Chances are slim that I had ever been to Montville before Sunday.

Which is sad because it’s only minutes outside of Belfast and is, quite frankly, beautiful country.

I took advantage of Sunday’s perfect weather to participate in Open Farm Day, where Maine farms invite folks to stop in to see what is happening. I guarantee you it would surprise you.

I chose The Heirloom Garden of Maine for less-than-obvious reasons. I know you’re thinking heirlooms and a garden are right up my alley — and they are — but the business is also co-owned by someone I’ve known for nearly two decades.

In fact, Diana George Chapin and I started writing about gardening for the Bangor Daily News at about the same time. We’d connected again earlier this year, and I had been wanting to visit to see what had been keeping Diana happy all these years. With that Open Farm Day invitation, the sun shining and a tank full of gas, I was on my way.

I admit I missed the turn and ended up circling through Liberty and then back onto Route 3. But I found the dirt road that wound through the woods, with houses and businesses along more than two miles before the road opened up to where there was an historic house on the proverbial hill and the garden and greenhouses across the road with a vista that looks over miles of Maine hills.

I could see Diana in the garden with other visitors, and as I parked the car, a woman came out of a small building. I had my suspicions as to her identity and so introduced myself to Sandy George, Diana’s mother and co-owner of the business.

Sandy welcomed me amidst the baa-ing of sheep across the road. Those would be the seven lambs keeping them busy this summer. Sandy told me about the building we were standing in; it used to be a sheep shed, but her husband raised it, put it on a hay wagon and moved it to its present location. He added some height to the walls, for sheep aren’t too tall, you know. And then he refinished the inside with some lovely pine. Today, the building is the place where you pay for your purchases, and displayed for sale are odds and ends you might find in an antiques store.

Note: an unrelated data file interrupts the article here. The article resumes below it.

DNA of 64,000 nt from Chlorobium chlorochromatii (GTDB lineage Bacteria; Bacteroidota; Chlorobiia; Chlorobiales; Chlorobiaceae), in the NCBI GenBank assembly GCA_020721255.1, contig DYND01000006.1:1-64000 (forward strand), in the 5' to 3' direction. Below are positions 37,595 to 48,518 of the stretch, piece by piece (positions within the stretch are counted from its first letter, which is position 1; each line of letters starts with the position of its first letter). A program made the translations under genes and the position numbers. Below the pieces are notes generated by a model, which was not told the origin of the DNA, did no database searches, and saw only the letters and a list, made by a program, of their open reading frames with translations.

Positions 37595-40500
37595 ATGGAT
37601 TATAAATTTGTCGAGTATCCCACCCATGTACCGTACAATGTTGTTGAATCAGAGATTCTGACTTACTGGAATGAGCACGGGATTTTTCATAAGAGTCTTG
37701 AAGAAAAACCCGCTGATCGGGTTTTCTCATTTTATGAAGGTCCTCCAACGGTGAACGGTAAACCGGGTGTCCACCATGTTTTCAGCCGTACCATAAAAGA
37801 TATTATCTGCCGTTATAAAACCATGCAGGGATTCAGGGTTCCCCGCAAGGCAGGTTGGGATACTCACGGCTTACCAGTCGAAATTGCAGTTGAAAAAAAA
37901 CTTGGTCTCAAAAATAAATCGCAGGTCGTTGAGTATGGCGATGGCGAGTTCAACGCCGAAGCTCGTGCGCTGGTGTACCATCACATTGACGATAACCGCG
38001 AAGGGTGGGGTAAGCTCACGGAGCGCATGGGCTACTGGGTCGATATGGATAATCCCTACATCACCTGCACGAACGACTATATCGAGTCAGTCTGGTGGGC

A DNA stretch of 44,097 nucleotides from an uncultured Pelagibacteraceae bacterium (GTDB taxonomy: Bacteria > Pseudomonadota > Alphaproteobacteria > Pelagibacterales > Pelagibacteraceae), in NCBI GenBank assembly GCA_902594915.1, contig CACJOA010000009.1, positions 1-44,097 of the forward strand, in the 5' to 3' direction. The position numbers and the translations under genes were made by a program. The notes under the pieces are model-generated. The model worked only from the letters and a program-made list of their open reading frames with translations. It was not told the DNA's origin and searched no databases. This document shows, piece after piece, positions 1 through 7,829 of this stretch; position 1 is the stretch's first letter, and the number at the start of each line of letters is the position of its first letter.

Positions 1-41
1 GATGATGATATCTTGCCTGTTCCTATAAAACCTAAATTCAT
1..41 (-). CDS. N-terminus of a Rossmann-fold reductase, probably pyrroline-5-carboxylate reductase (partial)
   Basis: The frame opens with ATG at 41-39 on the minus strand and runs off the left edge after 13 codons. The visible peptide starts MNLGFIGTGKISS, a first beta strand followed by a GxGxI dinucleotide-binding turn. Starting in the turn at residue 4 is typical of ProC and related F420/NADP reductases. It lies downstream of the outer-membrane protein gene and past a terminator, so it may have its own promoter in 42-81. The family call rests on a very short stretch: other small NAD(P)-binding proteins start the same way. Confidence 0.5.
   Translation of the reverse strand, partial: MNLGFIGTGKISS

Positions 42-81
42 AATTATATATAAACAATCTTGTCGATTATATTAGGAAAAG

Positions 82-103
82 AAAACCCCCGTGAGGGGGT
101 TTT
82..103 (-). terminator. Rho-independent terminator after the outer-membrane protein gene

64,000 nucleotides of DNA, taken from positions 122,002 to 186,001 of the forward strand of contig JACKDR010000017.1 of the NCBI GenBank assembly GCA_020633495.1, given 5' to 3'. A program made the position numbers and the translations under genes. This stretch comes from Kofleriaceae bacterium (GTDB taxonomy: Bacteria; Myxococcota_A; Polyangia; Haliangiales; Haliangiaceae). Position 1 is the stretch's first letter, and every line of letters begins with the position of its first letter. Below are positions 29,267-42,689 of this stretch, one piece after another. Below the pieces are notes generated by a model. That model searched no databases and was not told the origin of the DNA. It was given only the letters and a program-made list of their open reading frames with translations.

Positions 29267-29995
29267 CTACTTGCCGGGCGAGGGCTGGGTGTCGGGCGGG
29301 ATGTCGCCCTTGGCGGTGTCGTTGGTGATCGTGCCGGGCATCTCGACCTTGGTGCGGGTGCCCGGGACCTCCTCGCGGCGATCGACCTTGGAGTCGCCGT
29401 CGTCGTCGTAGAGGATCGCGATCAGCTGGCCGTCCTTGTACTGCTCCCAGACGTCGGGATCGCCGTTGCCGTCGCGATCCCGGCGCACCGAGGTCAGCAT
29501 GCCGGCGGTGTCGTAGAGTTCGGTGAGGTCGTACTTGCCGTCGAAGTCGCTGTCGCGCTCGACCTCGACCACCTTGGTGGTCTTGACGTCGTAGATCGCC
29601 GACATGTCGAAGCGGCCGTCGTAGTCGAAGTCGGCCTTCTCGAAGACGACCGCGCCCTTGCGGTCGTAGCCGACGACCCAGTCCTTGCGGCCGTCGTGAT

As I headed for the garden area, I was struck by the view down the gentle slope as grass turned to field and then woods. Beyond the treetops were the faraway hills, a swath of blueberry land slashed across one of them. The quiet heat of midday shimmered around me as I walked to the garden.

It has been dry for weeks in Montville. As I later found out, there hadn’t been rain for a month, and it showed in the brown grass and dry-as-dust soil. But most of the plants were managing, a sign of established roots and judicious mulching.

As I took pictures of the multitudes of flowers in bloom, I pleased myself by identifying a good many of them, at least which species or genus it might be. But it would be Diana who ticked them off when she looked at them later.

Nigella, larkspur, zinnia, sunflowers, tithonia, sweet peas, gaillardia and love-lies-bleeding were in full flower among the annuals. Chamomile, coneflower, bouncing bet, elecampane and black cohosh were some of the perennials going strong.

Diana and I finally met up, both of us declaring it was easy to recognize the other, probably in no small part from looking at each other’s column logo for years. She introduced me to one of her daughters, Emma, who was born during the BDN years. She is, of course, all grown up.

We sat under the shade of a canopy and talked about plants and the farm. Her husband wandered by to ask about something and then headed back. We spoke of chickens and sheep and mowing lawns and snacked on cucumber sandwiches. Diana talked about the land that has been in her family since the early 1960s. She said the farmhouse was actually closer to the road until her mother, as general contractor, moved it back to where it sits now. Diana and her brood live just down that way, she said.

Regretfully, I finally said farewell, if only because I know days are long and there’s always something that needs to be done. Two of the sheep had made their way to the slope by the road, eyeing me warily as they chomped away.

After taking their picture, I looked up and saw an arbor surrounded by golden grass, spotting a stone sitting before the leafy green structure. And wondered.

Stepping into the gift shop, I spoke again with Sandy, a quick goodbye turning into a long talk about being connected to the earth and finding peace there. And that stone by the arbor is where her husband is buried, he who said it’s where he wanted to be just a short time before his sudden death.

From there, she said, is the best view across the family’s land and over the face of Maine.

No, I’d never been to Montville before Sunday. It felt like home.

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